5 Best Schooling Fish For Beginners


5 Best Schooling Fish for Beginners

It’s so peaceful and inspiring to see a large group of fish swimming in perfect harmony. If you’re looking for a beautiful schooling fish to get started with, check out our top five species that are easy to care for and will look amazing in your aquarium.

1. Cardinal Tetras

Paracheirodon.xlrodi is a striking example of Paracheirodon.xlrodi’s distinctive red-and-blue stripes running down their sides. The tetra, which measures in at 5 cm (5 inches) is a tight-knit schooling fish. They like to stay close to one another to protect from predators and forage together for food. They can handle warmer temperatures above 80degF, so you often see them paired with discus or German blue rams.

Neon tetras are similar to cardinal Tetras. However, their stripes only run partway down their bodies making it appear like they have red heads and blue tails. They are also smaller than and usually less expensive than cardinal Tetras. Different types of neon tetras are sometimes available. These include longfin and gold varieties. Our full care guide contains more information about cardinals and neon tetras.

Put a large school of cardinal tetras in a planted tank filled with greenery, and you won’t be able to pull your eyes away.

2. Rummy Nose Tetras

This very popular species is known as one of the tightest schooling fish in the aquarium hobby because the fish tend to all face the same direction while swimming together. The rummy nose tetra is a bright red fish with a black-and white striped tail. They can often be found hanging out in the middle to the top of your tank. An interesting fact is that the rummy nose tetra is sometimes known as a “canary in the mine” because it can alert you to potential problems in the aquarium. If you see their red noses lose their color, check for bullying in the tank, incorrect water parameters, or other sources of stress.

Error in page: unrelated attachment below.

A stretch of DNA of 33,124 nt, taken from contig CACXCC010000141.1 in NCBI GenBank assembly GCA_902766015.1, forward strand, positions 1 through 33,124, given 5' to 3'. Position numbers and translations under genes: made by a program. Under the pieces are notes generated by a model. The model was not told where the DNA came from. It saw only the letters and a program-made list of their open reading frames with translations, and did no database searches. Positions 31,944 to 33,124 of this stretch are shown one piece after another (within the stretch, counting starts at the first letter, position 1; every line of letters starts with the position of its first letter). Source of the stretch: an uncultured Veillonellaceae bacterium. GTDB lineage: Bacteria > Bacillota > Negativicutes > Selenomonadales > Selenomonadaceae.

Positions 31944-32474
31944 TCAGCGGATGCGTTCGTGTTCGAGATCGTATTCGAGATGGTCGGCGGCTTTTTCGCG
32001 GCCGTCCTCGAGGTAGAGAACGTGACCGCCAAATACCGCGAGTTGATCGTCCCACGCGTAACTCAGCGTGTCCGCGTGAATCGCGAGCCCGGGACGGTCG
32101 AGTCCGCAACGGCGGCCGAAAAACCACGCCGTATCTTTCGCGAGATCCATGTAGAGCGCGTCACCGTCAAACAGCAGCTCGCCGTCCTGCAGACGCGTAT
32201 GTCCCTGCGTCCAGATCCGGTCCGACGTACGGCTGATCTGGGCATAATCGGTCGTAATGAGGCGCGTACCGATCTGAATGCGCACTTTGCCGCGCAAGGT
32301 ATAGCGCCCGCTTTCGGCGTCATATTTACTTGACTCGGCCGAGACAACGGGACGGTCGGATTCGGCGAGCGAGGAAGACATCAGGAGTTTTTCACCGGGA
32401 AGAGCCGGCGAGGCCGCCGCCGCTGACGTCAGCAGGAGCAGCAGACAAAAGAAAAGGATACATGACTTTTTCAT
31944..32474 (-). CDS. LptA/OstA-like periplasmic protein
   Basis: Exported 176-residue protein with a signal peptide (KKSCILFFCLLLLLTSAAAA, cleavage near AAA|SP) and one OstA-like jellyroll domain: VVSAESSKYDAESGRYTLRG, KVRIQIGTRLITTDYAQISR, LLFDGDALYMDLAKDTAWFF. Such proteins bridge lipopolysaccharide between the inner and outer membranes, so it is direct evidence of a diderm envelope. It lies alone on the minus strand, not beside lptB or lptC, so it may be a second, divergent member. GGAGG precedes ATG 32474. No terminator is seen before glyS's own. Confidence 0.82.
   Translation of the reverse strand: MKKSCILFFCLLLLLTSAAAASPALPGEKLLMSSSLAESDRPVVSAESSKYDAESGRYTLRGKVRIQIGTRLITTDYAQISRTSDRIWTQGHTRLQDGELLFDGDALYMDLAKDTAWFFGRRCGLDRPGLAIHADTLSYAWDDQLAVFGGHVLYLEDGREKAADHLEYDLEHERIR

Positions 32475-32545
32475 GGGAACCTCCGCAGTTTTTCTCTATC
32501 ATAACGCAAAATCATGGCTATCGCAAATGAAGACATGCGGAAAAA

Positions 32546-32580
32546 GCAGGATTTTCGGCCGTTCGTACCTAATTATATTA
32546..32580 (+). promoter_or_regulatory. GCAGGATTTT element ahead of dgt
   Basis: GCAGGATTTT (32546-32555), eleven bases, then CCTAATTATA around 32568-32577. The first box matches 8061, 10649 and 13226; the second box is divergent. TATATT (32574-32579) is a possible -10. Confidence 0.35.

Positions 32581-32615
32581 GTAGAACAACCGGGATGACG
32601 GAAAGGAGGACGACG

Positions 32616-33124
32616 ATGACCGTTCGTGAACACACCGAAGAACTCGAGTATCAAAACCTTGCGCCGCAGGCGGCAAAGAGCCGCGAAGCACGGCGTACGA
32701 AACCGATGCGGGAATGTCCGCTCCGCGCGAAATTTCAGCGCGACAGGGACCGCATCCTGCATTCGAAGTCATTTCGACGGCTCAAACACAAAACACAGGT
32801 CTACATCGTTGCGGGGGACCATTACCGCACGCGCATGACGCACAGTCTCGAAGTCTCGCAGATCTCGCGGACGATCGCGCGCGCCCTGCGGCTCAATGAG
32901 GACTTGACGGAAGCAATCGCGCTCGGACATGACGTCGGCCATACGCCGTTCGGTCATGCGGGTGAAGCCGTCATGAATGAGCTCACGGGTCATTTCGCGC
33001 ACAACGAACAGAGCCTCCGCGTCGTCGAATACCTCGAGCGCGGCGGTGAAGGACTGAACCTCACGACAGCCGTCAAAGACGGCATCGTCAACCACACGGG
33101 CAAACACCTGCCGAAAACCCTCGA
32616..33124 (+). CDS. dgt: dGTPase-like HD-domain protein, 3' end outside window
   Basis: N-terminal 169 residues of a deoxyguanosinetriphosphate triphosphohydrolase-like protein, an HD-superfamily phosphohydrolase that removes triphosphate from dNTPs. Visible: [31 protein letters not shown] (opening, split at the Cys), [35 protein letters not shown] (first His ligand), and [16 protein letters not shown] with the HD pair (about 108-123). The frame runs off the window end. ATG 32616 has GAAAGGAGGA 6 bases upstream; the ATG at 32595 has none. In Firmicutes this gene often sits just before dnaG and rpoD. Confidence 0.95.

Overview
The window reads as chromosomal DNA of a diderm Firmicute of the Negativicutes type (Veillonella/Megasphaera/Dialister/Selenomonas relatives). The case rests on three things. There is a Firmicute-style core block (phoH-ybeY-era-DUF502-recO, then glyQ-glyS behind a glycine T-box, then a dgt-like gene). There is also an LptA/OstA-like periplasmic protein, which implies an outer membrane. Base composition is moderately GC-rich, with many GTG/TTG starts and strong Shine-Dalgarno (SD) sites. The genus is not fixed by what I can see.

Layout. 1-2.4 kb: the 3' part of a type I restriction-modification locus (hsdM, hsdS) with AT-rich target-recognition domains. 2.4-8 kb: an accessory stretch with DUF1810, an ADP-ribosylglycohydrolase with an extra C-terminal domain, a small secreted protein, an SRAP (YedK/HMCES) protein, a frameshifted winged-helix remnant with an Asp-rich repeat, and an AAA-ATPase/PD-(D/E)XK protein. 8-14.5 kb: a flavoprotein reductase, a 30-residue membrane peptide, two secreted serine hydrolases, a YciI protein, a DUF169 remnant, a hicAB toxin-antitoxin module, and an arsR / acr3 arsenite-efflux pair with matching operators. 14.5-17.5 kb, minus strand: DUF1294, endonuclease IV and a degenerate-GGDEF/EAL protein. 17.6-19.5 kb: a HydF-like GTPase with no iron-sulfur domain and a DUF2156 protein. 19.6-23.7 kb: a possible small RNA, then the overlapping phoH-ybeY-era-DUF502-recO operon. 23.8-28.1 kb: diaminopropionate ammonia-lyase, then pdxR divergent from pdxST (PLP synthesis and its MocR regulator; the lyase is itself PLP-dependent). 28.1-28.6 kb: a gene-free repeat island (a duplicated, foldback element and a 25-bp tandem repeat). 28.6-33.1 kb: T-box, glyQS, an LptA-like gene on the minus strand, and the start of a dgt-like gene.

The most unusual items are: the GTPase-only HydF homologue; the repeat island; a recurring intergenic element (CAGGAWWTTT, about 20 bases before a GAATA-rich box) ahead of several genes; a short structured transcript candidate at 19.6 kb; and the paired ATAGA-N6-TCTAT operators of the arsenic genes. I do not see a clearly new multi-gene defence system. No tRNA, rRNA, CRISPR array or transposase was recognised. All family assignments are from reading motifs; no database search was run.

There are several species that are commonly called “rummy nose tetras,” such as Hemigrammus rhodostomus, Hemigrammus bleheri, and Petitella georgiae.

3. Tetra Silver Tip

Looking for a slightly unusual but fun schooling fish? You might consider the Hasemanianana or silver tip Tetra. When you put your finger on the outside of the aquarium wall, these energetic tetras have the unique behavior of swarming toward your hand, begging for any food scraps you’re willing to part with. They are a very docile fish, only reaching 2 inches (5 cm) in height. Males have a rich yellow-orange hue while females are a lighter yellow color, and both have little, white-silver tips on all their fins.

If you want an interactive species that eagerly greets you every day, you can’t go wrong with the silver tip tetra.

4. Lambchop Rasbora

Trigonostigma espei gets its common name from the black, triangular patch on its body that looks like a little lambchop or porkchop. Put that black lambchop on a bright orange body, and you’ve got a very eye-catching color pattern that stands out in a planted aquarium or community tank with other fish. Lambchop rasboras stay around 1 inch (2.5 cm) long, but if you’re looking for a slightly bigger fish that reaches twice the size, try the harlequin rasbora (or Trigonostigma heteromorpha). They have a larger, more distinct triangle shape, and they come in both pinkish-brown and purplish-black varieties. You can read the full article on lambchop and harlequin rasas for details about their care.

Lambchop lambchop rasboras have a reputation for being gentle, easy-to-care for and their bright colors.

5. Ember Tetra

If you’re searching for a smaller schooling fish that can go in a nano tank, consider the Hyphessobrycon amandae. The tiny fireball measures only 0.8 inches (2 cm) in length and has a bright red-orange color against a background of aquatic plants. Feed them tiny foods like crushed-up krill flakes and Easy Fry and Small Fish Food to keep them happy and healthy.

A school of ember tetras swimming in a planted aquarium is a jaw-dropping sight to behold.

As with all schooling fish, make sure to get a group of at least six to ten fish (all from the same species) for your aquarium. Because they are social creatures, they feel more at home when they are surrounded by their species. You can find our article about the top 5 best showpiece fish for small-to-medium-sized community tanks.